Wednesday, November 3, 2010

A Steckler for Detail!

Rat Pfink A Boo Boo  (Craddock Films, 1966)

Okay, yes, the movie poster is in Spanish, apparently the movie had a wider release in Mexico as I could find no American movie poster images! Besides, this poster is pretty awesome!

Before the Camera:

Carolyn Brandt  (The Incredibly Strange Creatures Who Stopped Living and Became Mixed Up Zombies)
Vin Saxon  (aka Ron Haydock)   (Blood Shack)
Titus Moede  (Feast)
George Caldwell  (The Thrill Killers)
Mike Kannon (Lemon Grove Kids Meet the Monsters)
James Bowie (Targets)
Kogar the Ape (Tracy the Ape from TV's Ghost Busters himself!)

Behind the Camera:

Directed by Ray Dennis Steckler

Produced by Bernard Benesch, Lillian Jackson, Jeremy Lepard, George J. Morgan, John Rhinos, L. Steven Snyder, and Ray Dennis Steckler

Written by Ron Haydock and Ray Dennis Steckler (story)

    Well, nobody could ever accuse writer/producer/director Ray Dennis Steckler of not being open to change. According to reports, in the midst of shooting a serious crime drama called Depraved, in which a gang of three no-goodniks make a hobby of stalking women, then attacking them, Steckler came to the realization the movie simply wasn't working. Then Steckler saw the popularity of the then-new Batman TV series on ABC go through the roof, with its over the top, but straight faced adventure and nonsense. This caused a shift in the drama's direction - as the thug trio stalks their current target - Cee Bee Beaumont (Brandt), Steckler suddenly has his two male leads disappear into another room and emerge as...
    ...cheaply costumed heroes Rat Pfink (Saxon) and Boo Boo (Moede)! And from that point forward the movie turns into a fight and chase laden "homage" to Adam West's and Burt Ward's magnum opus. And somehow, the whole movie kinda works, in an ultra low budget throw-everything-at-the-wall-and-see-what-sticks sort of way. What saves the change in direction is that Steckler shot everything silently, then added sound in post production. This allowed even the footage from Depraved to be goosed over into slightly silly territory by giving the baddies dialogue more fitting a goofy romp than a serious creepfest. And I'm not sure if lead Saxon was originally playing teen idol Lonnie Lord in Depraved, but I sorta doubt it. It's also amusing that Moede's character in the Depraved part of the movie is a slow witted apartment complex gardener, who then turns into a thunderbolt of fist flying justice when his character is reworked.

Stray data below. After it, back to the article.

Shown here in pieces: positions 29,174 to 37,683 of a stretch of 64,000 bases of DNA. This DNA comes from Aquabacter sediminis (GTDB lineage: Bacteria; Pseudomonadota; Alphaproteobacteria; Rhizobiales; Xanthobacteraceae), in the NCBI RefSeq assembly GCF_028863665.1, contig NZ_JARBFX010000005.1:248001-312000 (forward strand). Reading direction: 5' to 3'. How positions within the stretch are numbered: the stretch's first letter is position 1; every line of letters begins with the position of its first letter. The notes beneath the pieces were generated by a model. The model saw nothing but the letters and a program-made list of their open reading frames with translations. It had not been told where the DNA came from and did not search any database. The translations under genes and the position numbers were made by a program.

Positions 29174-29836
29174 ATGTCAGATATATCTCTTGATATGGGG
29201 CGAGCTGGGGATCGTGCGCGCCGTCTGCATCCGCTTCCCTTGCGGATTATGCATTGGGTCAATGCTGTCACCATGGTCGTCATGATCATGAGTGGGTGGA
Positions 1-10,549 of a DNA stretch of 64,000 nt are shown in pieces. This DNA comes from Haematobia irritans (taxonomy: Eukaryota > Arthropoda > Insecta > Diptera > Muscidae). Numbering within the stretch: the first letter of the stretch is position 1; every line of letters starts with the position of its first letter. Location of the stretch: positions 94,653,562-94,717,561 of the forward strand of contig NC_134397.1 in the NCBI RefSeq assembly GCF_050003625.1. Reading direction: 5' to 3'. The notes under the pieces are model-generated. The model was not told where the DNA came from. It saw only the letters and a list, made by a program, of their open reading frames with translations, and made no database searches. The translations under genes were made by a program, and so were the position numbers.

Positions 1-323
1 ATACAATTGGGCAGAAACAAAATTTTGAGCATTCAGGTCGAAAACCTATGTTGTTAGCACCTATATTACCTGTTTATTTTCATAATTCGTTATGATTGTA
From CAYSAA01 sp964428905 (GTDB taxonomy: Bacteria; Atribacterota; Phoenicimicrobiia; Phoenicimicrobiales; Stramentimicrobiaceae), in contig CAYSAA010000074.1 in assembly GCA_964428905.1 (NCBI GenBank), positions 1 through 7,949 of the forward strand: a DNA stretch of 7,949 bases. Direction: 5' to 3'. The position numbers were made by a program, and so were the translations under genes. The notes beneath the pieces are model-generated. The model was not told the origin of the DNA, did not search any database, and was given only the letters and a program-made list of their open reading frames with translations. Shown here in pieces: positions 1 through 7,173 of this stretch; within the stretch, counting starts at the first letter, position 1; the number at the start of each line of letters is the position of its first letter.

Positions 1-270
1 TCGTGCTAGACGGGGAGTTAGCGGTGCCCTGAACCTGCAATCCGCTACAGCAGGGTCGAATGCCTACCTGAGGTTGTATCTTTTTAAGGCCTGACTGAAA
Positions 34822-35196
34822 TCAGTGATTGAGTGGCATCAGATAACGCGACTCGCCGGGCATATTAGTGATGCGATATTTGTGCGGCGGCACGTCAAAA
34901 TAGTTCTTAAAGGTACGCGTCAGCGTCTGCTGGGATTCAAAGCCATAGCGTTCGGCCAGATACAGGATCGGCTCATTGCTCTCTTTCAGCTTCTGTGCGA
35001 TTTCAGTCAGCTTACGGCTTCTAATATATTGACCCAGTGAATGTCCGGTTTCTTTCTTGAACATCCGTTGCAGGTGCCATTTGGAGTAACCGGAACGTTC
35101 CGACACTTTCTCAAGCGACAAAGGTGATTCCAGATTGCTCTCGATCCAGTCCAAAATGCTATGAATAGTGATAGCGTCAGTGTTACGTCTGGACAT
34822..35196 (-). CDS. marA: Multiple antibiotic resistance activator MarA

Rat Pfink: Remember, Boo Boo, we only have one weakness.

Boo Boo: What's that, Rat Pfink?

Rat Pfink: Bullets!
    Basically this movie is completely indefensible by any normal cinematic standards, but there's such a feeling of people truly having fun making it that comes through the screen that the movie is a hoot. Plus you get the bonuses of some pretty good music, the cameo appearance by Kogar the Ape (and his offscreen "trainer" Bob Burns is no doubt close by too); and the offbeat charm of Carolyn Brandt, the director's wife at the time and someone who probably should be better known these days than she is. It was also refreshing that the movie is mostly family friendly. The opening minutes, showing the baddies' chase and attack of a woman in the city streets at night, using the least altered part of the footage from the Depraved shoot might be a little creepy for small fry, but there's no graphic violence, nudity or profanity in the movie.

Ski masked hero + ape suit + "doiby" = Cinema Gold!
 Director Steckler says they set out making this movie on a budget of $20, and I'm not sure he was exaggerating. In fact, though he tells other stories about the title, it was supposedly originally going to be Rat Pfink and Boo Boo, but a blunder by the title artist left out the N and D, leaving the title as Rat Pfink A Boo Boo. Steckler said in interviews later in life that he planned for that title, but I'm thinking it was a mistake, and he wouldn't or couldn't shell out the bucks to fix it. But regardless of his skills (or lack thereof) as a producer, as a director Steckler had a good eye for composition, and there are some terrific shots sprinkled throughout the movie. So, this is most definitely not a movie for everybody, but if you're interested in seeing one of the two crazy Batman-inspired flicks of the mid 60's (the other being Jerry Warren's The Wild World of Batwoman - now THAT would be a double feature!) it's out there on DVD, ready and waiting!

Let's Get Out Of Here ?

The Line gets thrown around with wild abandon at 11:45, 11:50, and 13:00 as villain Hammer expounds in a maniacal monologue about his unwillingness to stay home for the day.

Eye Candy ?

I said in the review that Carolyn Brandt is a charming presence; she's also pretty darned cute, and has legs that go on for miles. Welcome to the list, Cee Bee!

Buddha Man's Capsule Review

Buddha Man says "Rat Pfink A Boo Boo is worth a look for fans of weird cinema. A that's the truth!"

And with that, you Can Poke Me With A Fork, Cause I Am Outta Here!

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